Pro Evolution Soccer 2015 Review

Pro Evolution Soccer 2015 continues its march back towards the pinnacle of digital soccer, but there’s still some way to go.
I am, apparently, a supporter of Merseyside Red.
I’ve got to say apparently there, partly because this was decided within minutes of me starting at a school in London in the late eighties, where not having a football team to support was simply unthinkable, and therefore I was “given” a team that I “had” to support, but also because Pro Evolution Soccer 2015 suffers, as Pro Evo games have for some time now, with not having a whole lot of official licenses to play with.
As such, Liverpool, who I follow in the sense that I was told to a long time ago and if asked I say they’re “my” team because I’m still somewhat terrified by some of the guys I went to school with, are in fact, Merseyside Red. It’s notably annoying because Konami, producers of Pro Evolution Soccer 2015 do have a few licences to play with. You can play as Manchester United, for example, or a little closer to home, the Central Coast Mariners. But not everybody, and coverage is therefore quite patchy and ultimately unsatisfying unless you’re in the “lucky” group able to appear in both Pro Evolution Soccer 2015 and FIFA 15. I should note that while I’ve been playing the Xbox One version of Pro Evolution Soccer 2015, I’m yet to even kick off a match of FIFA 15.
The issue with licenses might seem like a small one, and in some ways it is, but it highlights that the biggest problems that Konami’s had with its soccer franchise have been smaller issues. Last year’s title switched over to the “Fox” engine that also runs Metal Gear Solid games, and in its next-generation outing it’s a mostly magnificent creature, with seamless animations, player facial expressions and moves that give the proper acrobatic oomph to players without appearing farcical.

Except when it doesn’t. Some players have a slightly strange, almost sausage-meat look to their faces that reminds you that you’re playing a video game. You’re not likely to spot this while playing, because a long distance shot still remains the best way to play any football game for strategic reasons, but every once in a while during a replay, or if you opt to watch the pre-game animations, you’ll hit something that reminds you rather solidly that you’re playing in the uncanny valley, not the real world.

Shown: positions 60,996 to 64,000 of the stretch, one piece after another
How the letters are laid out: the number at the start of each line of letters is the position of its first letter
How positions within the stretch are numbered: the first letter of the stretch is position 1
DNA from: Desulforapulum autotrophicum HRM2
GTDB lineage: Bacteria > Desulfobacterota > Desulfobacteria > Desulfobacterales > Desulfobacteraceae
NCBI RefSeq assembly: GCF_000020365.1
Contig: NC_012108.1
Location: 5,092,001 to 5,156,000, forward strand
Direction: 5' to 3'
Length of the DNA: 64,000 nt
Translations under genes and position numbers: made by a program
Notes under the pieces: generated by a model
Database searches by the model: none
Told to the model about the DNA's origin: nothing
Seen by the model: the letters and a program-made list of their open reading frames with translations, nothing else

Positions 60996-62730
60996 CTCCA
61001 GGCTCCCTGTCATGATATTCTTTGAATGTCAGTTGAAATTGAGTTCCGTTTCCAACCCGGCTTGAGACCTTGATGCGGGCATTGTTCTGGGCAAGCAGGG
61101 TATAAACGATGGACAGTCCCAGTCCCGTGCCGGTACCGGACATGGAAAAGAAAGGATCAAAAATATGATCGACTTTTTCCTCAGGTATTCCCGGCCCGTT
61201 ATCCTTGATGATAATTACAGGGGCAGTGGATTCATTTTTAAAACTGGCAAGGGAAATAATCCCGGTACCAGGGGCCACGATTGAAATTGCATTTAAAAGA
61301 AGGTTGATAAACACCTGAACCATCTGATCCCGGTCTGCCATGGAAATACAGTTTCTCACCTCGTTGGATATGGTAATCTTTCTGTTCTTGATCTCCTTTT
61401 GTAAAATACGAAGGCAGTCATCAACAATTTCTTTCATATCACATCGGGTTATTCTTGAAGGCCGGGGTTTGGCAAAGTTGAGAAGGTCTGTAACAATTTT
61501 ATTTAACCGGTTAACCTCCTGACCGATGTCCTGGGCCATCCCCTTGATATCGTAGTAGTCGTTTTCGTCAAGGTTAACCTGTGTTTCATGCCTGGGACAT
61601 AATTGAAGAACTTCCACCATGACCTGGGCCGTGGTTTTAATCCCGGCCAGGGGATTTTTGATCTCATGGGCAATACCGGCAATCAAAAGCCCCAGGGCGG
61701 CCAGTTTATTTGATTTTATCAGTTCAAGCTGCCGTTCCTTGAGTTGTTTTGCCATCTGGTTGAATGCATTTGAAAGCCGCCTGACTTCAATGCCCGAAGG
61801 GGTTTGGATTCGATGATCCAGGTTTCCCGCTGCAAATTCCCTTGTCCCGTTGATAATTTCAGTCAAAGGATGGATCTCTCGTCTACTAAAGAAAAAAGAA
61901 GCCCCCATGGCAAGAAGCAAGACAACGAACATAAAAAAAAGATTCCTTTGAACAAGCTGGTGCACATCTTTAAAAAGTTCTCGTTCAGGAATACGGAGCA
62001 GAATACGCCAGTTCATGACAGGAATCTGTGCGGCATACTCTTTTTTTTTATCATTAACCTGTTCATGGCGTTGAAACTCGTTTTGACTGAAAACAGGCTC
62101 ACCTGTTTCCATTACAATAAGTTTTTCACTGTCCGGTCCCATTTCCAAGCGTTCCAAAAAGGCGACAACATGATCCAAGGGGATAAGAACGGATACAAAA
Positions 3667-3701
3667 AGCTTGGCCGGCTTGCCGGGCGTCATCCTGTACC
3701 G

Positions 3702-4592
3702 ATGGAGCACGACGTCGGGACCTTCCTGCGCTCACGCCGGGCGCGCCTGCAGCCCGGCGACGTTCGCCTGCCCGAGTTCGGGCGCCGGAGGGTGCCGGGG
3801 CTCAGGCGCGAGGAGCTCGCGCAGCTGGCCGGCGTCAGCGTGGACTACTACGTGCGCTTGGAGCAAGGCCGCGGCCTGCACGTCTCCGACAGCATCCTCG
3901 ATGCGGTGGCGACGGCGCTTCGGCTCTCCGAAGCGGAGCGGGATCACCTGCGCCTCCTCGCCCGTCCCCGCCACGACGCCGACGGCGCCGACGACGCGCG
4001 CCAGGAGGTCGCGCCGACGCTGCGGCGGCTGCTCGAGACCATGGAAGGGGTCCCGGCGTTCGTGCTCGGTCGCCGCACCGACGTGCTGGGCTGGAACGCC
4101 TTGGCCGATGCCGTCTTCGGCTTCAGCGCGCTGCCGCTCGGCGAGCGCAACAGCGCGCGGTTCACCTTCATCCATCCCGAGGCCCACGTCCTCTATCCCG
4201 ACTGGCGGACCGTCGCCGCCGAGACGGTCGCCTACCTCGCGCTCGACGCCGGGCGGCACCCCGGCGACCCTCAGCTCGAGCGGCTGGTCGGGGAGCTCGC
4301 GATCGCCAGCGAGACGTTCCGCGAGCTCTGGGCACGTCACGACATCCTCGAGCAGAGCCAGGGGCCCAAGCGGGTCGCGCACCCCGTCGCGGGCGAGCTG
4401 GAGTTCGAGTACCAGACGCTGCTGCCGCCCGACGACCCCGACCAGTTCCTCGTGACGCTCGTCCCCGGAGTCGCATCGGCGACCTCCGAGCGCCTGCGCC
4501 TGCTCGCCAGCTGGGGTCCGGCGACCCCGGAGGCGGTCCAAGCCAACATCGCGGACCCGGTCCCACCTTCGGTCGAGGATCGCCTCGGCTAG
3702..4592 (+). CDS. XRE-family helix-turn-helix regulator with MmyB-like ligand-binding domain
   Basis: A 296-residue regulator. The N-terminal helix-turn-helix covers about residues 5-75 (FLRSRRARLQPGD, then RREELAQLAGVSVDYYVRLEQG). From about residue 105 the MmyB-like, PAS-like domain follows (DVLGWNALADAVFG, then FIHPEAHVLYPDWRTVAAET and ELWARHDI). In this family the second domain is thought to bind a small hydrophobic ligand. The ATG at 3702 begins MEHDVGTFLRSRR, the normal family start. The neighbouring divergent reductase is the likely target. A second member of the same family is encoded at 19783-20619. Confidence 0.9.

Then there’s the menu system, which Konami has clearly borrowed from a spreadsheet application sometime in 1988 and never really bothered to update. Yes, it’s functional, but it’s also slow and kludgy and ugly as well. This isn’t what we want to get hyped up for a match, Konami, and it should be the easiest single thing to fix in Pro Evolution Soccer 2016. It should have been fixed this time around, frankly.
Commentary is likewise decent but predictably repetitive after only a short period of time, especially if you play a lot of drawn games. Given the slower more tactical pace of Pro Evolution Soccer 2015, that’s going to be most of them unless your opposition is incredibly inept.
At this point you might be wondering why a non-sports obsessive who follows a team because he’s got wholly redundant bullying issues relating to the late 1980s is so particularly passionate about what Pro Evolution Soccer 2015 does wrong. The reason is that once you get past all those small issues, there’s still a cracking game to play here, especially against human opponents.

When the small issues are the ones that stand out, you're probably looking at a very good game.
When the small issues are the ones that stand out, you’re probably looking at a very good game.

The AI is pretty good, and it does a great job when you’re playing of sensibly running for the ball, creating opportunities and pressing in the attack, but even moreso on defence where you really have to work to break through for that all important score. There’s complexity in the game controls that takes time and learning in order to become truly fluent with ball control, but the inbuilt tutorials gently take you through all of those to the point where they become second nature. There’s enough game modes, online and off to keep the most rabid soccer fanatics happy for another year until the inevitable Pro Evolution Soccer 2016 rolls around.
So is it worth buying? I’m not a fanatic, but I can still see how EA’s stranglehold on the FIFA licence and its many teams creates a juggernaut for Konami to bounce successive Pro Evolution Soccer titles against. Pro Evolution Soccer 2015 is a great title, and it’s a solid improvement over last year’s game as well, but it’s still got a few rough spots to iron out before it becomes the must-have soccer title — even if you’re not a soccer tragic.

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